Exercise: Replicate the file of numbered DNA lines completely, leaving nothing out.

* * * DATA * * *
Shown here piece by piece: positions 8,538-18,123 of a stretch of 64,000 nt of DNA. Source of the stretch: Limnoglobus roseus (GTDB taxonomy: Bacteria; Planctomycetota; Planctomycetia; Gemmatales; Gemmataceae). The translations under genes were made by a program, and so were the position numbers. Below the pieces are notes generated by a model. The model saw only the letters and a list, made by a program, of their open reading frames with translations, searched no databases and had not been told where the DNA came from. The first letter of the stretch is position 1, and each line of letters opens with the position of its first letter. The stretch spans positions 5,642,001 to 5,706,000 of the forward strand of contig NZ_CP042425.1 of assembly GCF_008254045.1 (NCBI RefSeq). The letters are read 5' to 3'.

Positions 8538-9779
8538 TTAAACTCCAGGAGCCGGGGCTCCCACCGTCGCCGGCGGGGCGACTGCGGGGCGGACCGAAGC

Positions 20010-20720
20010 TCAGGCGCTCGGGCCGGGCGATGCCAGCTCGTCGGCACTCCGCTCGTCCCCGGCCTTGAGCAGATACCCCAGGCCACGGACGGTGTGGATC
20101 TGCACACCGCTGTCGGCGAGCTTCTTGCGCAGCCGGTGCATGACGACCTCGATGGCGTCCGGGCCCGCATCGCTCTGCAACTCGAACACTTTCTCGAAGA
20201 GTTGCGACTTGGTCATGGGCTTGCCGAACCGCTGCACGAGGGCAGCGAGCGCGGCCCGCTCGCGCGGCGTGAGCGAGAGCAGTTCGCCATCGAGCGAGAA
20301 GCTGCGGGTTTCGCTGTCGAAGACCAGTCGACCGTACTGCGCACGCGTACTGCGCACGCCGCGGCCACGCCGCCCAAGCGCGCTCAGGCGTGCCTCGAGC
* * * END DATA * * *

Shown here piece by piece: positions 8,538-18,123 of a stretch of 64,000 nt of DNA. Source of the stretch: Limnoglobus roseus (GTDB taxonomy: Bacteria; Planctomycetota; Planctomycetia; Gemmatales; Gemmataceae). The translations under genes were made by a program, and so were the position numbers. Below the pieces are notes generated by a model. The model saw only the letters and a list, made by a program, of their open reading frames with translations, searched no databases and had not been told where the DNA came from. The first letter of the stretch is position 1, and each line of letters opens with the position of its first letter. The stretch spans positions 5,642,001 to 5,706,000 of the forward strand of contig NZ_CP042425.1 of assembly GCF_008254045.1 (NCBI RefSeq). The letters are read 5' to 3'.

Positions 8538-9779
8538 TTAAACTCCAGGAGCCGGGGCTCCCACCGTCGCCGGCGGGGCGACTGCGGGGCGGACCGAAGC

Positions 20010-20720
20010 TCAGGCGCTCGGGCCGGGCGATGCCAGCTCGTCGGCACTCCGCTCGTCCCCGGCCTTGAGCAGATACCCCAGGCCACGGACGGTGTGGATC
20101 TGCACACCGCTGTCGGCGAGCTTCTTGCGCAGCCGGTGCATGACGACCTCGATGGCGTCCGGGCCCGCATCGCTCTGCAACTCGAACACTTTCTCGAAGA
20201 GTTGCGACTTGGTCATGGGCTTGCCGAACCGCTGCACGAGGGCAGCGAGCGCGGCCCGCTCGCGCGGCGTGAGCGAGAGCAGTTCGCCATCGAGCGAGAA
20301 GCTGCGGGTTTCGCTGTCGAAGACCAGTCGACCGTACTGCGCACGCGTACTGCGCACGCCGCGGCCACGCCGCCCAAGCGCGCTCAGGCGTGCCTCGAGC